TRYNESS TEMBO, Lusaka
URBANISATION is a mega-trend with profound implication for Zambia and Africa’s growth and transformation.
If well managed, urbanisation can support industrialisation, sustained economic growth and improved productivity, among others.
The rate and scale o f urbanisation is reshaping not only the demographic profile of the continent but also its economic, environmental and social outcomes.
Urban transition is taking place as the continent faces a demographic shift, with a burgeoning youth population in urban areas.
According to the 2010 census, 39 percent of Zambia’s population of 13 million resided in urban areas, an increase of almost five percent since 2000. And the rapid pace of urbanisation in Lusaka is a reflection of what is obtaining countrywide.
In this vein, the United Nations Economic Commission for Africa (UNECA) launched the economic report on Africa 2017 under the theme ‘Urbanisation and industrialisation for Africa’s transformation’.
UNECA has called on African countries to take advantage of the rapid urbanisation trends to invest in industrialisation to meet the growing demand for goods and services.
The commi s s ion has projected that by 2035, half of Africa’s population would be living in urban areas, presenting considerable demand for employment, services and infrastructure, as well as creating advantages for economic growth.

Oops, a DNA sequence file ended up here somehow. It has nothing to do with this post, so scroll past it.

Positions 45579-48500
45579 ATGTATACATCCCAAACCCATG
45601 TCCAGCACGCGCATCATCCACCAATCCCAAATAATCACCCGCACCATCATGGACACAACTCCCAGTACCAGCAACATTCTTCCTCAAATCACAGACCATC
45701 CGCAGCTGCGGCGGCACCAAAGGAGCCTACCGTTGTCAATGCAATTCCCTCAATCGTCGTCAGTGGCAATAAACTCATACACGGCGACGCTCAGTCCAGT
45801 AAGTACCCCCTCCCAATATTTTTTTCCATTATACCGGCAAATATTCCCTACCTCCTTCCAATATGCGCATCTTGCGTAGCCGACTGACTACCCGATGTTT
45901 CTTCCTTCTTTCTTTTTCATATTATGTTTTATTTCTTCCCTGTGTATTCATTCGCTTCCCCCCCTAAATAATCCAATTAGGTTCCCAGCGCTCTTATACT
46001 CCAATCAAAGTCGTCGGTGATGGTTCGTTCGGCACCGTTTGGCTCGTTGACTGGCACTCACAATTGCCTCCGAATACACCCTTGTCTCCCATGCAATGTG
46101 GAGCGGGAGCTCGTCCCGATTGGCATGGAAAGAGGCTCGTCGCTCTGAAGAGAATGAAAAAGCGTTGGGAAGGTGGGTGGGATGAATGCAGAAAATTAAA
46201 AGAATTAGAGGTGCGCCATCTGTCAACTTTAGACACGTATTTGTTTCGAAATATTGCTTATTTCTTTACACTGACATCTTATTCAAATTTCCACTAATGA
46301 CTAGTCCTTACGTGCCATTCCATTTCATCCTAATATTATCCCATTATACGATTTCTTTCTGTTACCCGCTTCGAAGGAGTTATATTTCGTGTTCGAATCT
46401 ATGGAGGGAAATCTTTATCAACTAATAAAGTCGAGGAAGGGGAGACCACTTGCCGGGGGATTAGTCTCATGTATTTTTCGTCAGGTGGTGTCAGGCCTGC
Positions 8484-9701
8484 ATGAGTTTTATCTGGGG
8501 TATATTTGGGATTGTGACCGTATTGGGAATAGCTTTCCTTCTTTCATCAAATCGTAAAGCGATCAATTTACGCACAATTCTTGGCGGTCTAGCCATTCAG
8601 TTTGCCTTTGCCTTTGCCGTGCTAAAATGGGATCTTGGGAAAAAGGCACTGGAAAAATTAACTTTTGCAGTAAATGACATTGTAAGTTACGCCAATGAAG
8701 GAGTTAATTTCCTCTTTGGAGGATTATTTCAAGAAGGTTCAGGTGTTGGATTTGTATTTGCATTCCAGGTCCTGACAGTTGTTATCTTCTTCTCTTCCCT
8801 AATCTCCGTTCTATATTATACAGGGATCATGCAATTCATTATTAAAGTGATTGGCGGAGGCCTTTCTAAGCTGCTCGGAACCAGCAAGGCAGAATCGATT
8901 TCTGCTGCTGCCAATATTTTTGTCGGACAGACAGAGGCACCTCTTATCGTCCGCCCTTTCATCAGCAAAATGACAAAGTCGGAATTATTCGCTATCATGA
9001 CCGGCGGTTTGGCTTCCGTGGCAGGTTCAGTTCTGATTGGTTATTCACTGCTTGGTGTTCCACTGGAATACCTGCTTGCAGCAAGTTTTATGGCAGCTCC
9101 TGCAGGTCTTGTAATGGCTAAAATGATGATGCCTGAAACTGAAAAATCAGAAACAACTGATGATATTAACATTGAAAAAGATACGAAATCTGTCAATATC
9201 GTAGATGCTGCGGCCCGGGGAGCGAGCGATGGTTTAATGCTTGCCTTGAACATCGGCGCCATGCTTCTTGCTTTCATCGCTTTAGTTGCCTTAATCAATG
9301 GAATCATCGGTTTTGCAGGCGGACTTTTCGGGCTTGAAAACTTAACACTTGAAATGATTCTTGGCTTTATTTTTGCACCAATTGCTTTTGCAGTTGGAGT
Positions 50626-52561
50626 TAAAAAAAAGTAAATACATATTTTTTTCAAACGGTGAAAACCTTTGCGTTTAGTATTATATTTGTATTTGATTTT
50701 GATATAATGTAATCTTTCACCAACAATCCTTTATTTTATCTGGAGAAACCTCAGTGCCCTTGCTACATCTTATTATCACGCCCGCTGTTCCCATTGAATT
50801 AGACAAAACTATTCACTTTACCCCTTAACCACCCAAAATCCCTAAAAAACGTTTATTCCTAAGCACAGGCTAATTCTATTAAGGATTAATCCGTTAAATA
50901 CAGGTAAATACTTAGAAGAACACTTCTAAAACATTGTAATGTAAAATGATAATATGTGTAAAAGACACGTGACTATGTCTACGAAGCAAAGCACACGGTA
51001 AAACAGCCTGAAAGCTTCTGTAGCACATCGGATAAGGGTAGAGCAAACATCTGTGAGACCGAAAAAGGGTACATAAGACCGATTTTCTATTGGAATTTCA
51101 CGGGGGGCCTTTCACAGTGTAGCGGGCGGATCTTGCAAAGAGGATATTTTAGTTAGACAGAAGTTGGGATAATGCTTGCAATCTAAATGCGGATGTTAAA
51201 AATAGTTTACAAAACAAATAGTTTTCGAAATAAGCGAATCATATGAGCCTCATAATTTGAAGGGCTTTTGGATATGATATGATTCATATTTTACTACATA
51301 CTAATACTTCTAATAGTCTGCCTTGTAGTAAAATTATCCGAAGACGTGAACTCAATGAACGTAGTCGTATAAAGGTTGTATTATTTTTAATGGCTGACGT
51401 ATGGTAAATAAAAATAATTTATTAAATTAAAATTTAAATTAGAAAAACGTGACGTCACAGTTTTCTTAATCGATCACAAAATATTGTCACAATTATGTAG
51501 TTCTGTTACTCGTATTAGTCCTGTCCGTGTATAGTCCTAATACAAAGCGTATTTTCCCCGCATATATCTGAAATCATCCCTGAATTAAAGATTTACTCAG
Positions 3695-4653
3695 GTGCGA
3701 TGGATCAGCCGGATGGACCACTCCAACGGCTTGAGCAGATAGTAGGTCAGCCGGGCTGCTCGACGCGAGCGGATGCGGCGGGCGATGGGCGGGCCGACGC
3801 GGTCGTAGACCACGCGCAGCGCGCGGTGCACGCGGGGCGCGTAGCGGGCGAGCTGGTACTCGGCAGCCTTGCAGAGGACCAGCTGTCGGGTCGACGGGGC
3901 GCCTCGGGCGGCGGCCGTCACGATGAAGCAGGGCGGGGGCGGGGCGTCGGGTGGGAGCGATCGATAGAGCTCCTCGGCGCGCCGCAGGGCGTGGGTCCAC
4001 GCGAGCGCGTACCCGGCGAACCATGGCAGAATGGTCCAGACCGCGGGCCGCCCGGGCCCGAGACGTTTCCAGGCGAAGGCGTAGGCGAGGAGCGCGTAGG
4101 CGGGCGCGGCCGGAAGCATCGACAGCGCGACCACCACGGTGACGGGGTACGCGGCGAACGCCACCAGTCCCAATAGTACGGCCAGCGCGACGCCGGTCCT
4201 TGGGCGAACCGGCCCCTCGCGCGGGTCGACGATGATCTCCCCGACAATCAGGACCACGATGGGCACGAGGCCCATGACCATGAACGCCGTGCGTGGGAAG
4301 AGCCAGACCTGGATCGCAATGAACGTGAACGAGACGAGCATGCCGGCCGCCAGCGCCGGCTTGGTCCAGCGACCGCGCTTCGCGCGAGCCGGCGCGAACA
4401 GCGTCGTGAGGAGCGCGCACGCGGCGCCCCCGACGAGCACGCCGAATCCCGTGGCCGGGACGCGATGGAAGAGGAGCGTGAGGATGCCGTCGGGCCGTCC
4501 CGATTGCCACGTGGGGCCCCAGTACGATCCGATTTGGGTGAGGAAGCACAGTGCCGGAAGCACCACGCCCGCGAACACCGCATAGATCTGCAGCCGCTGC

UNECA director for southern Africa Saud Adejumobi notes the need to reconnect urban and industrial development in Africa through deliberate policies, strategies and investments, as this is a priority for the sustainability of both cities and industries.
This is the reason; there is need for cities to improve the performance of the industrials in light of the rising population.
“Based on these priorities, the report provides a strategic policy framework anchored in national development planning to enable African countries to harness urbanisation for industrialisation,” Mr Adejumobi observes.
He cites some of the key policy anchors as domestic manufacturing that helps to foster value addition, industrial plan to factor in ways urban functionality can support firms, and integrating industrialisation and regional policies.
Of the four key policy anchors, there can be accelerated growth through better leverage urbanisation in African countries, including Zambia.
It is from this background that the report seeks to connect the two most impor tant aspects of urbanisation and industrialisation as well as tries to debunk the myth that urbanisation may be detrimental to industrialisation.
The report suggests that if well harnessed, urbanisation could be the locomotive for development.
This is the conviction of the ECA that industrialisation is the pathway to Africa’s economic transformation.
“ECA is also convinced that a resource-based industrialisation process may be the best strategy, as Africa has abundance of natural resources, including expansive arable land, minerals and metals.
“Hence, the issue of agro-based industrialisation, beneficiation and value addition in the mineral sector are essential for Africa’s economic transformation,” Mr Adejumobi said.